Monthly Archives: November 2014

Kale Sprouts

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I don’t have much to say about these except that I’ve never seen them before and they are amazing! A kale-Brussels sprouts cross that grows on a stalk like Brussels sprouts, with a top of normal kale leaves, and a flavor like the two of them put together. I unfortunately didn’t have the foresight to take a picture before cooking them but you can look it up if you’d like.

I sautéed them with some oil and salt, covered for a bit to make sure they got cooked, and they were fabulous—crispy, with a nice crunch in the center. Throw on some nuts, seeds, and vinegar to make it into a salad/meal, or enjoy as a side (perhaps on a Thanksgiving table? or the surrounding evenings).

I have no words to help you with Thanksgiving, which appears to be a bit of a fiasco in the Internet cooking world. Check out the NYTimes Cooking page if you need help, or talk to relatives who have done it for years (part of the fun is in the tradition, after all). Don’t stress out about it too much (planning ahead does help, I suppose), Thanksgiving should be an occasion to get together with family and friends and enjoy yourself. And yes, good food, but it doesn’t have to be perfect. My favorite holiday: no pressure for gifts, just food and company. Enough to be thankful for.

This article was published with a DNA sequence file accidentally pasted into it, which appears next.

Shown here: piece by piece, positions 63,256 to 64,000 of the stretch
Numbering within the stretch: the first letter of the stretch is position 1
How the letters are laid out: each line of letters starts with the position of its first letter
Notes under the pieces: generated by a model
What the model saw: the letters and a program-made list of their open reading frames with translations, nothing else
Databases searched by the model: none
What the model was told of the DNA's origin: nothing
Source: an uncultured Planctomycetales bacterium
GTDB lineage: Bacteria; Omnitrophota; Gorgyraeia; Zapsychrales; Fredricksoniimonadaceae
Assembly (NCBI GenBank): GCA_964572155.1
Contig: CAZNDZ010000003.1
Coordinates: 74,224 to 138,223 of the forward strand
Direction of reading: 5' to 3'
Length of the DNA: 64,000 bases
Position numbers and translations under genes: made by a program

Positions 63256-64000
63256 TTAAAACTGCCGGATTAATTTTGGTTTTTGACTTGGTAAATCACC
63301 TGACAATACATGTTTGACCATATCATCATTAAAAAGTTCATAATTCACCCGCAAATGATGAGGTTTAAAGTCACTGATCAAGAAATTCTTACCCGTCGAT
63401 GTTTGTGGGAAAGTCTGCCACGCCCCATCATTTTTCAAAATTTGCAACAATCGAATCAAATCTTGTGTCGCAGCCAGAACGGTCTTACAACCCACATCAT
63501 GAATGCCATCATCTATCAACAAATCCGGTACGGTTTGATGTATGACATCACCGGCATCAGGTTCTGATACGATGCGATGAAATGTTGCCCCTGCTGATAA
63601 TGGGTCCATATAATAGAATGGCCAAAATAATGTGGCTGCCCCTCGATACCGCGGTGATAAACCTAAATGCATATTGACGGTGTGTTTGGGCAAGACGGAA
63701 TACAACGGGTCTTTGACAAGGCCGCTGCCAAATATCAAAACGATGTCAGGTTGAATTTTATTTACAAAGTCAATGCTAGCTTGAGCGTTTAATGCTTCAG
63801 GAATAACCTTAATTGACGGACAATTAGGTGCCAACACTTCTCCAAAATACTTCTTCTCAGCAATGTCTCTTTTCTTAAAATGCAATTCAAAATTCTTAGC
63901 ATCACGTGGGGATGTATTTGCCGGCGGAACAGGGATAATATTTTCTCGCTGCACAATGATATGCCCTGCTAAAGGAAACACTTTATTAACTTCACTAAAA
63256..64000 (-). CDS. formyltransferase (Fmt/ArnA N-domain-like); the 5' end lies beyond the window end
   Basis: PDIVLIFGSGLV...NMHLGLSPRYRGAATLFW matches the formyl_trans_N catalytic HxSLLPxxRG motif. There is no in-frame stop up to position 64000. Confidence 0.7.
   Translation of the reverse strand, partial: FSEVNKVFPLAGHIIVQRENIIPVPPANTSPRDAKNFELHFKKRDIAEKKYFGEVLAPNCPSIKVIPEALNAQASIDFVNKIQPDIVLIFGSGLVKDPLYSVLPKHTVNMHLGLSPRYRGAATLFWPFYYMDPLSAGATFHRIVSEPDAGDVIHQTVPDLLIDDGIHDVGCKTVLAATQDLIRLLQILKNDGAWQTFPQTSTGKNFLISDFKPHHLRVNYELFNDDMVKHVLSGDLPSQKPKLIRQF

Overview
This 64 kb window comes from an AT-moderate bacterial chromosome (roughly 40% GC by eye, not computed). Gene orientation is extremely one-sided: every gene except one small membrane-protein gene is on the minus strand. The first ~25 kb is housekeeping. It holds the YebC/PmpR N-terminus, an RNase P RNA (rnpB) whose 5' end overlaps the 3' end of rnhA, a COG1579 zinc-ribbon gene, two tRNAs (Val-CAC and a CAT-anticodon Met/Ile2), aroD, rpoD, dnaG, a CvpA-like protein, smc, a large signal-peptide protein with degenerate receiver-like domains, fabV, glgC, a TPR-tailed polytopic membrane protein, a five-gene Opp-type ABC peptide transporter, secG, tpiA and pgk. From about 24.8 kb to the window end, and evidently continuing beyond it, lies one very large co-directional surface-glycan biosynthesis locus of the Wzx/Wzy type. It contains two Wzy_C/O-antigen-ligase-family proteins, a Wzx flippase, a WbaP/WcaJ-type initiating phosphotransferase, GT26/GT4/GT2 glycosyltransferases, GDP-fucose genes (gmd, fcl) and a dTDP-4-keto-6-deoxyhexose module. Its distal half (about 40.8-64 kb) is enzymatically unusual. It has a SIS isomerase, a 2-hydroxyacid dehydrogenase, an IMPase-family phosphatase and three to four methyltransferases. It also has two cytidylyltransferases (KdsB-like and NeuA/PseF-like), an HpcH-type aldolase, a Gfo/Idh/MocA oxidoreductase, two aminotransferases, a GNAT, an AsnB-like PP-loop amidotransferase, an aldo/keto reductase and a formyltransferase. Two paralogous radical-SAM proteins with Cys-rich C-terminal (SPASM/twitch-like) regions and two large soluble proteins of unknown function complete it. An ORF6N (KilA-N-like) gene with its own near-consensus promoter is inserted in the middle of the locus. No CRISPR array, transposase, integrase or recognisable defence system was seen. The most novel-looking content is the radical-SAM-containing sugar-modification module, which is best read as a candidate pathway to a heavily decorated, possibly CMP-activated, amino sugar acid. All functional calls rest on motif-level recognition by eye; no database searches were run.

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Cranberry Apple Sauce

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Pictures while cooking kept steaming up my camera 

Who says you can’t eat local in Maine all year round? I was worried about getting enough fruit in the winter, but so far I am doing quite well. This is because a) freezers b) apples store ridiculously well (side note: I kept apples in my fridge in college for months and months after going apple picking, and used them up very gradually (not having time to bake), but they were still good, albeit a little wrinkly, after having survived the winter and numerous attempts by my dear roommates to throw them away. Wrinkly ones do requires some peeling and attention, but otherwise they remain delicious) and c) local fruit just keeps coming! Cranberries and pears are the latest crops, both of which keep well as well, and pears have to ripen for a long time anyway.

Breakfasts are where I eat most of my fruit, along with yogurt (remind me to write down my yogurt tasting notes sometime. I eat yogurt almost every day and have tried a fair number of them, never get sick of it. Definitely get the whole milk creamy-top version) and sometimes oatmeal, toast, granola, or some other baked good. In the summer I had fresh fruit, melons or berries, and now I usually have either some form of applesauce or I thaw some berries (usually blueberries, but if I want a smoothie I use a mix of blueberries, strawberries, and raspberries). Nom.